1. When a micro has a 1000 page reference manual it’s not a micro anymore. It’s a entire system on a chip. And when it needs a HAL to hide the ugly complexity of it and make it accessible to mere mortals. Well it’s no chip for hobbyists.

      I;m sure it’s a fine micro to use if that’s all you do 10hrs a day at work. But it looks like a real PITA to mess with otherwise.

  17. I second this! Have read and worked through quite a few of the articles/tutorials on this site. It gave me great insight in how to use the startup assembly, write a load file and get from reset to main.

    1. Seems some ideas tend to converge a bit… though I’ve gone a bit further, not even using ST headers. Looking on all fun ppl have there guess I should probably put my thing on the web.

  18. It has long been very clear that the phrase “bare metal programming” is another way of saying “assembly language programming”; one can get no closer to writing instructions which operate ‘the (semi-)metal’ than with assembly language. The assembly language mnemonics are, after all, one-for-one replacements for the machine’s binary instructions, or binary code.

    It is not at all clear as to how (perhaps “why” would be a more accurate word) this exemplary tutorial manages to equate the procedures, abstractions, other languages used, and tools used, with assembly language programming; clarification would be more than welcome and deeply appreciated.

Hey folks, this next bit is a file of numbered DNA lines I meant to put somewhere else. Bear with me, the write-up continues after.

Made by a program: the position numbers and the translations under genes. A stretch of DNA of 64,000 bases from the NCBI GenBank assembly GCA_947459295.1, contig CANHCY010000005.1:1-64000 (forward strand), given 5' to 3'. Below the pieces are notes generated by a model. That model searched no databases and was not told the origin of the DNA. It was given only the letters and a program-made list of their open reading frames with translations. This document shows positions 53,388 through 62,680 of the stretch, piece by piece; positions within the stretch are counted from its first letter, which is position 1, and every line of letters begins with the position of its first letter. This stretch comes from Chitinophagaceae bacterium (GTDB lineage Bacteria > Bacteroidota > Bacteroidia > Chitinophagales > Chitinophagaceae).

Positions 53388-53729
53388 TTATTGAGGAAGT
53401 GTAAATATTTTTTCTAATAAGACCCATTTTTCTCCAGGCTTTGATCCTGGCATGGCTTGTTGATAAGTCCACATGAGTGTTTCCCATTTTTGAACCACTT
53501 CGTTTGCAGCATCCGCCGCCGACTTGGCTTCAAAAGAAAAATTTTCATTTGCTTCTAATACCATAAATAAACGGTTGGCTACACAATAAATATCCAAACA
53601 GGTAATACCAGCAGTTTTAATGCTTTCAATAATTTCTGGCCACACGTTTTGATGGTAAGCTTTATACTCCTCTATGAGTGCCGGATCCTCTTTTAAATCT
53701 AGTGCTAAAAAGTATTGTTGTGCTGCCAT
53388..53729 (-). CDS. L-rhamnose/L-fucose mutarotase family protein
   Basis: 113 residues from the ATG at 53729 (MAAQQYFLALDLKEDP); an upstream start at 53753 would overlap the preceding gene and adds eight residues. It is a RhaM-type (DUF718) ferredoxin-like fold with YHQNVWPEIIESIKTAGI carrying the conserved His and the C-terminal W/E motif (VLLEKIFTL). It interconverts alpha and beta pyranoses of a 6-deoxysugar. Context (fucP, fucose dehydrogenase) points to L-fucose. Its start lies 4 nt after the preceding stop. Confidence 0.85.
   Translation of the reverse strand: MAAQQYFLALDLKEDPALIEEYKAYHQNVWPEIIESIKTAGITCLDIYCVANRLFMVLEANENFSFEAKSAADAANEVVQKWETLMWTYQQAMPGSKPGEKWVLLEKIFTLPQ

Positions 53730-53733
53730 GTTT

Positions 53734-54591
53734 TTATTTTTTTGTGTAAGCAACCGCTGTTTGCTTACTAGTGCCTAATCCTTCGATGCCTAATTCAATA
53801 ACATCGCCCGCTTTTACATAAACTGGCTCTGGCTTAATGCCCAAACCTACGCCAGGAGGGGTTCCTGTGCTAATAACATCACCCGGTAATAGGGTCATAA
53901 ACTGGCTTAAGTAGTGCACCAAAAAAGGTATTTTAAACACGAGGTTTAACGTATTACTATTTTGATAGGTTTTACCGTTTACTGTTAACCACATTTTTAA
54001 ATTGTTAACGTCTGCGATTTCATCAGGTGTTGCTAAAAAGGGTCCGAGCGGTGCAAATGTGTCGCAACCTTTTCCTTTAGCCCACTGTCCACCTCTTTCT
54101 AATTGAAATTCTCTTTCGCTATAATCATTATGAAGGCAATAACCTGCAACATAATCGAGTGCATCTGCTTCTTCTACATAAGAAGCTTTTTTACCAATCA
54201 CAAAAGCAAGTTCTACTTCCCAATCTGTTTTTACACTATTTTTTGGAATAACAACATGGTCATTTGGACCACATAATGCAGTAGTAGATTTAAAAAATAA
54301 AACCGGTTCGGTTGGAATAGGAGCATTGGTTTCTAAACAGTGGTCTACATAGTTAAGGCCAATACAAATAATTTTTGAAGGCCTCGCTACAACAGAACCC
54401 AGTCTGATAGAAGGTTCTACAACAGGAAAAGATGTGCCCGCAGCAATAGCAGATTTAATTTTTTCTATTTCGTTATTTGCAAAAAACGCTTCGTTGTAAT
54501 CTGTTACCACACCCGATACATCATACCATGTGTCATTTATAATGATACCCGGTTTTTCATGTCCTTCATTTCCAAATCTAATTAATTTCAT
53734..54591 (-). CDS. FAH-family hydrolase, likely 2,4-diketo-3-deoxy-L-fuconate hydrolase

“By understanding a machine-oriented language [i.e., Assembly Language] the programmer will tend to use a much more efficient method; it is much closer to reality.”–Donald Knuth

      1. But…but…

        the title states…

        Bare-Metal STM32: From Power-Up To Hello World;

        and, in the body of the article, it is stated…

        “…Let’s take a look at how bare-metal STM32 programming works…”

        So–is this an article on Assembly Language programming…or not? All indications are that it is not.

  19. That chip is clocked at 180Mhz? I still have Frodo emulator running on PalmOS Tungsten T2 (OMAP1510 – 168MHz ARM) and it runs full speed with sound. Emulation is not cycle exact so disk fastloaders do not work but otherwise games just work.

  20. You should always use the correct tools for the job. There is not *always* a need to go bare metal. I work in the medical industry, and there is some bare metal needed there, but there are also a lot of frameworks that are used.
    I learnt so much about actual bare metal programming from a youtube series.
    This guy, teaches bare metal programming. From the ground up. For Cortex M series.

    For anyone interested check it out, look for Miro Samek on youtube.

  21. OK, I’m hooked ! How do I download, install, configure and use Nodate STM32 framework. Your link points to the GitHub repository, but I can’t find how to install or use it.

    ? I’d like to use the STM32CubeIDE without its HAL library. Being that the IDE is really just the Eclipse IDE tailored for STM32 development its very easy to use: Open my project, edit any of the files listed and then simply press the green “Go” button to automatically compile, assemble, upload to my MCU and let it run.